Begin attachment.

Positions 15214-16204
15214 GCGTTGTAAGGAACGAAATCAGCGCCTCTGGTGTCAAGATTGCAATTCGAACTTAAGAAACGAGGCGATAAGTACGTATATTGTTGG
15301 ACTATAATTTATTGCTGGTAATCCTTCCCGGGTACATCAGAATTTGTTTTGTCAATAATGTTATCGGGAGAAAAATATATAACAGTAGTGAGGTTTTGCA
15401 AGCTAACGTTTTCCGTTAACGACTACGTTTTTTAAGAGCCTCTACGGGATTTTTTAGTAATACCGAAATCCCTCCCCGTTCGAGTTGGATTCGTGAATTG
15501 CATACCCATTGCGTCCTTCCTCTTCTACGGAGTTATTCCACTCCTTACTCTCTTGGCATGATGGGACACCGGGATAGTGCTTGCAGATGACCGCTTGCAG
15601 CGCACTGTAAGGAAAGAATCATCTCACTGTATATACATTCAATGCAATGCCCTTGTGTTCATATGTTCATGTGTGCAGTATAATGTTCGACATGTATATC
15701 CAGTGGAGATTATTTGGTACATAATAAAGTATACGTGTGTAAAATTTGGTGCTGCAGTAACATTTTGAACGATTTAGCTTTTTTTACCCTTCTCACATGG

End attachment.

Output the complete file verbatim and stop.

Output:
Positions 15214-16204
15214 GCGTTGTAAGGAACGAAATCAGCGCCTCTGGTGTCAAGATTGCAATTCGAACTTAAGAAACGAGGCGATAAGTACGTATATTGTTGG
15301 ACTATAATTTATTGCTGGTAATCCTTCCCGGGTACATCAGAATTTGTTTTGTCAATAATGTTATCGGGAGAAAAATATATAACAGTAGTGAGGTTTTGCA
15401 AGCTAACGTTTTCCGTTAACGACTACGTTTTTTAAGAGCCTCTACGGGATTTTTTAGTAATACCGAAATCCCTCCCCGTTCGAGTTGGATTCGTGAATTG
15501 CATACCCATTGCGTCCTTCCTCTTCTACGGAGTTATTCCACTCCTTACTCTCTTGGCATGATGGGACACCGGGATAGTGCTTGCAGATGACCGCTTGCAG
15601 CGCACTGTAAGGAAAGAATCATCTCACTGTATATACATTCAATGCAATGCCCTTGTGTTCATATGTTCATGTGTGCAGTATAATGTTCGACATGTATATC
15701 CAGTGGAGATTATTTGGTACATAATAAAGTATACGTGTGTAAAATTTGGTGCTGCAGTAACATTTTGAACGATTTAGCTTTTTTTACCCTTCTCACATGG